Agnes (Harriet Andersson) is in the final stages of what appears to have been a long battle with cancer. Sisters Maria (Liv Ullmann) and Karin (Ingrid Thulin) are staying with her, awkwardly attempting to comfort and console Agnes during her last days. It becomes quite clear that the trio is significantly estranged and distant from one another. The live-in caretaker Anna (Kari Sylwan) has a special connection with Agnes and has profoundly calming effect on her even during her most painful episodes. Though younger than Agnes, Anna assumes a maternal presence when around her. Neither Maria nor Karin seems to understand why Anna has bonded so closely with their sister, but they’re nonetheless willing to rely on her.
The sequences involving Agnes suffering the devastating symptoms of her illness are nearly unbearable to witness. Andersson’s performance is so incisive, so convincing, it’s easy to forget she’s an actress playing a role. Her pain and suffering register as the real thing. The narrative drive is found in flashbacks that examine why Maria and Karin are so miserable in their lives. Maria’s extramarital affair led to shocking consequences. Karin, meanwhile, became mired in self-harming (depicted in gruesome detail, perhaps more disturbing than watching Agnes’ agony) while trapped in a loveless marriage.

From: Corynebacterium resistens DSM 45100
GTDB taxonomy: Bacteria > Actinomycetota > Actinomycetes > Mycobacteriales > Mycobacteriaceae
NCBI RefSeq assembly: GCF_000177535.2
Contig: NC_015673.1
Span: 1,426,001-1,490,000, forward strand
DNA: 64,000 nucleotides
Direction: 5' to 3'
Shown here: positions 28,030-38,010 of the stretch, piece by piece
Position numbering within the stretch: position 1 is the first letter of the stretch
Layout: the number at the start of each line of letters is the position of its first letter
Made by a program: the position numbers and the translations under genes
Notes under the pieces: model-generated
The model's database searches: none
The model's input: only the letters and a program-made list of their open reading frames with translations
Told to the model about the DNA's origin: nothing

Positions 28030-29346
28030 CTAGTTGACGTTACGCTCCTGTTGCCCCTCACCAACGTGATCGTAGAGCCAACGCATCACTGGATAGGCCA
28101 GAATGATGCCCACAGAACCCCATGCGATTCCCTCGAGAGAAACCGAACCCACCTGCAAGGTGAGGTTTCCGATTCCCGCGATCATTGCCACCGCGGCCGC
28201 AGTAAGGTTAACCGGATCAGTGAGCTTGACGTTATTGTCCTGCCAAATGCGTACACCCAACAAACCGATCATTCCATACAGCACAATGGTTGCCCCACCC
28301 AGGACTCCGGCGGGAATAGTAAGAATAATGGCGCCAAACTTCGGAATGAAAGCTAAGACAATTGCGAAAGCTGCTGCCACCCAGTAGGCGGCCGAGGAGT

For those reading this who’ve not seen Cries and Whispers and are still with me after that recap, definitely seek out the film. It’s unpleasant in the extreme, but stands as a monumental work of cinematic art. Bergman puts the relationships of these three sisters under a microscope and allows us to draw our own conclusions. You may find yourself relating to Karin or Maria, but you just as easily may find yourself repulsed or confused by their emotional dysfunction. Whatever the case, it’s an emotional experience worth investing one’s time in and just may inspire viewers to re-evaluate their own relationships with loved ones.
The two-disc set includes a good deal of supplemental material. An introduction by Ingmar Bergman and filmmaker Marie Nyrerod, taped in 2003, is found on disc one. Everything else is on the second disc. The 1999 documentary program “Ingmar Bergman: Reflections on Life, Death, and Love with Erland Josephson” (53 minutes) is divided into 13 chapters. This is a great piece, not specific to Cries and Whispers but featuring a lengthy discussion between Bergman and Josephson (who appears in a supporting role in Cries). There’s 34 minutes of “On-set Footage,” with commentary by film historian Peter Cowie. There’s also a 2012 interview with Cries star Harriet Andersson. Brand new to this edition is “On Solace,” a 13-minute video essay by independent filmmaker :: kogonada. The booklet contains an essay by University of Cambridge professor Emma Wilson.